Monday, January 10, 2011
The most overused word in medicine has to be "stat". This is supposed to mean "right away because harm will come to the patient if something isn't done" but has come to mean "I do don't really know if this has to be done right away but it would be much more convenient for me if it was done right away" or "I don't really think this has to done right away but I know if I want to get the results in a timely fashion, I have to order it stat".
I have been thinking a lot about this lately because of problems I have been having with my friends over in the respiratory technology division. Lately arterial blood gas machines have evolved so that they now give results such as hemoglobins, electrolytes, calciums and blood glucose in addition to pHs etc. This has been extremely helpful for those of us in anaesthesiology and ICU who occasionally actually need the results. For example when a patient is bleeding, a 30 minute old hemoglobin is of little use. Likewise your TURP who looks funny in the recovery room after his 2 hour TURP, you would feel a lot better starting your next case or going home knowing what his sodium is, not to mention getting the phone call from the lab 45 minutes after your patient with the double figure sodium had his seizure is pretty useless. The problem is of course when you order a stat Hb because your patient is bleeding, it gets queued behind all the other stat Hbs which were ordered for other reasons (baseline, patient seemed off etc). Don't get me started on trying to get a stat PT, PTT. Phoning the lab to explain that your test really is STAT is a useless exercise.
Unfortunately our friends in the ER have cottoned on to this. Lab work in the ER is as I remember a huge hassle when you are trying to juggle multiple patients and the lab values are important in your decision tree (and to going home when your shift is over). Consequently my friends in the ER also started using the blood gas machine to get what they considered to be stat blood work. Rather than do an arterial stick however they (as do we) were sending these as venous blood gases.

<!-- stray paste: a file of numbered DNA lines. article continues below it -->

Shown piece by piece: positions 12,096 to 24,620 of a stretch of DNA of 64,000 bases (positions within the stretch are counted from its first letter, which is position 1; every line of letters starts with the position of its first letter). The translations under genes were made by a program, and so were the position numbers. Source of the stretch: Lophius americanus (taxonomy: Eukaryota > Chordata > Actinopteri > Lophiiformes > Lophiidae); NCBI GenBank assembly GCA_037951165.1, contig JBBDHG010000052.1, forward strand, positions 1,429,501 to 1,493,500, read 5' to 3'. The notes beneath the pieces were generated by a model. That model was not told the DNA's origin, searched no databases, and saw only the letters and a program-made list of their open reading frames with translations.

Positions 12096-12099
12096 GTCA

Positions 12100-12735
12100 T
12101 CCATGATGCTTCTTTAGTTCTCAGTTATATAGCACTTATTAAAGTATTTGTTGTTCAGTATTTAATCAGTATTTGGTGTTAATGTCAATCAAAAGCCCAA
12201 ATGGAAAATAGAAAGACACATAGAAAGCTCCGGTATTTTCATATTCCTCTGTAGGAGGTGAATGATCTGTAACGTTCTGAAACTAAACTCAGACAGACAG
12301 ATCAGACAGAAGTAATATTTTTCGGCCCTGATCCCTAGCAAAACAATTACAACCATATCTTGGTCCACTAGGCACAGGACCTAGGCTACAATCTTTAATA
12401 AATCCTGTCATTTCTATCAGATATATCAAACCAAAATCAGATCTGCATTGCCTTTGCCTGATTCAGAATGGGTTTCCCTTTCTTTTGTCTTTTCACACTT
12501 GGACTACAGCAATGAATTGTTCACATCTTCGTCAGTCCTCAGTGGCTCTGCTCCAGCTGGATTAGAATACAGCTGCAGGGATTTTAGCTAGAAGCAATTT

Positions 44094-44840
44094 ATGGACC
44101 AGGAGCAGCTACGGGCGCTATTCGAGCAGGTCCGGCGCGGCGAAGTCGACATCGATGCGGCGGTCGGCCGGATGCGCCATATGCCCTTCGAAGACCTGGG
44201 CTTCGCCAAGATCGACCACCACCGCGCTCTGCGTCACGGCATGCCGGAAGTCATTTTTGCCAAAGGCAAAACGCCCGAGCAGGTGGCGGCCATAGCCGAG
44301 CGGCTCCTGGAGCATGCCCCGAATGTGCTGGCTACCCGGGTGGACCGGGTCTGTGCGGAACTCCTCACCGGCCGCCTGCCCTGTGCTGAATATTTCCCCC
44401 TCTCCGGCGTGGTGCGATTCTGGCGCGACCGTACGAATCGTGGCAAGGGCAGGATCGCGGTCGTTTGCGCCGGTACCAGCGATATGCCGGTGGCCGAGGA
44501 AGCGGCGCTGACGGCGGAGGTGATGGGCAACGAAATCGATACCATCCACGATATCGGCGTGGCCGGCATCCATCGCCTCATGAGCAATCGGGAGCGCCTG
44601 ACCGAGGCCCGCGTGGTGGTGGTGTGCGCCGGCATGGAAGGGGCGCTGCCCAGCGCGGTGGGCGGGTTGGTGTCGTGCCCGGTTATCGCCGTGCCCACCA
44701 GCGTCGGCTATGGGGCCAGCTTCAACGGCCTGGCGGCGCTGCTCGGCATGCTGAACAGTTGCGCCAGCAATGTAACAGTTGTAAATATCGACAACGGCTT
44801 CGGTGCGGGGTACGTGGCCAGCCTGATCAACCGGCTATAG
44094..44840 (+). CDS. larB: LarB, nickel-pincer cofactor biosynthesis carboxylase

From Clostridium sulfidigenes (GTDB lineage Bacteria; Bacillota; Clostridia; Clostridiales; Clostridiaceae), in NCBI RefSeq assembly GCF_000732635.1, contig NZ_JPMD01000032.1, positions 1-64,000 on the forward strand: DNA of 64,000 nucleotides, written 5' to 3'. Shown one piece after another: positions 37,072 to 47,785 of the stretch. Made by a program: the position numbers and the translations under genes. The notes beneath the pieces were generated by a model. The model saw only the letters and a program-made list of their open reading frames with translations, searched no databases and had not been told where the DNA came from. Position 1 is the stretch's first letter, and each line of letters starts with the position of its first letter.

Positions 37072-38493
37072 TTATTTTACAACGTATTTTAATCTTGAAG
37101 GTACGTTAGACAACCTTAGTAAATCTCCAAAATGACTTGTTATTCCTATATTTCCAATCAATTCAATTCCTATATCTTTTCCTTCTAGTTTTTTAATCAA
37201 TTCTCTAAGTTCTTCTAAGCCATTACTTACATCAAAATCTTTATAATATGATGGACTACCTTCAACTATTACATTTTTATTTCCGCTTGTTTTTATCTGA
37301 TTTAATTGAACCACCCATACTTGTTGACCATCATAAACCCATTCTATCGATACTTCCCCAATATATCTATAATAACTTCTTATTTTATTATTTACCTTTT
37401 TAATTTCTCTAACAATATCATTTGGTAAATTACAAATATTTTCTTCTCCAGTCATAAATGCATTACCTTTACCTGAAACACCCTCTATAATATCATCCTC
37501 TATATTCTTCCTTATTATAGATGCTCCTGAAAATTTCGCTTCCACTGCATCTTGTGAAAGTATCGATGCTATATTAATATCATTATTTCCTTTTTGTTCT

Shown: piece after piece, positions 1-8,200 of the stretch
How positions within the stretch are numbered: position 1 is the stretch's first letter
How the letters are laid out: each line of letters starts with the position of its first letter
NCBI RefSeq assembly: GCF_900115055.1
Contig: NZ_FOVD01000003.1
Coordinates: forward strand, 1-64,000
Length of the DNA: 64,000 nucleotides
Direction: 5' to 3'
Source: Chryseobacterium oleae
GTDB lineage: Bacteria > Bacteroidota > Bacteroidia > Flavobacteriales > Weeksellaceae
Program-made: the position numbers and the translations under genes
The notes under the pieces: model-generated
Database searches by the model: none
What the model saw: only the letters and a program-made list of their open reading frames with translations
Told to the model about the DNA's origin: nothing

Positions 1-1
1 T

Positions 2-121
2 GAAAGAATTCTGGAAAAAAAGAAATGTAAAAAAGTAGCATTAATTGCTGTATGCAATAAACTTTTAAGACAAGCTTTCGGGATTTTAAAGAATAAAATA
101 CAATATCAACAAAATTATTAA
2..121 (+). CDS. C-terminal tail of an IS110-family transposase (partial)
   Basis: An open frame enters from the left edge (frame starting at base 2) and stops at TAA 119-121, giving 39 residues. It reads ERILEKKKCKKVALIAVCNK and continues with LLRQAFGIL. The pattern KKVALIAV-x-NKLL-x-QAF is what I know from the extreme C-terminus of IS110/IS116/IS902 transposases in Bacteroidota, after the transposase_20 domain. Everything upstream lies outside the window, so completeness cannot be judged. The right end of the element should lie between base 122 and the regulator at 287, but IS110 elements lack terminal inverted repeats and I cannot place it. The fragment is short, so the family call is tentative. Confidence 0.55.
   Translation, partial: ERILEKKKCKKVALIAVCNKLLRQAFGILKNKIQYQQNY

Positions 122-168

This has predictably caused more work for the respiratory techs who have to run these blood gases. Blood gas machines aren't that difficult to use. In my residency we ran our own gases as did the ICU nurses. Part of this is a turf issue with the RTs not wishing to lose control of the blood gas machine but at the same time not really wanting to work to hard. Our respiratory departments solution to this workload however was to unilaterally announce that they would no longer run venous blood gases from the OR (not however from the ER). This is not a problem during the day when our techs can do the gases but in the evenings and on weekends we cannot get our "stat" blood work. This has lead to me having to make a number of increasingly pointed phone calls, letters and emails to various people.
I am not a big fan of blood work anyway as I have blogged. Even when I have an art line, I do ABGs infrequently. I have a pulse oximeter and except when it is really important to control the CO2, I use the ET CO2. Hemoglobins are different matter. With routine "preventative" transfusions being quite correctly out of fashion we now allow our patients to flirt with hemoglobins of 7 or 8. This is a delicate balance requiring frequent and most importantly timely hemoglobins. When I know the patient is going to bleed, I usually have an art line. I of course cannot anticipate when the bowel resection or joint revision is going to go south and for those I usually draw blood from whatever vein is available so I can see where I am. The other day when one of our backs started bleeding profusely, mindful of the ongoing problem with venous blood gases I drew some blood and sent it stat to the lab. After 30 or so minutes we phoned the lab for the results and were told it would be another 20 minutes (and another 30 minutes for the stat PT, PTT we had sent at the same time). I think next time I am just going to fight with RT.
Of course stat is egregiously misused in the surgical setting especially by our obstetrical colleagues. Every non booked C/S is of course stat. These range from prolapsed cords to patient wishing to have her baby today for astrological reasons (we have done at least one such stat C/S). Attempts to ask the person who phones you just how urgent this case is (i.e. do I need to call in the second call) usually gets a rude response.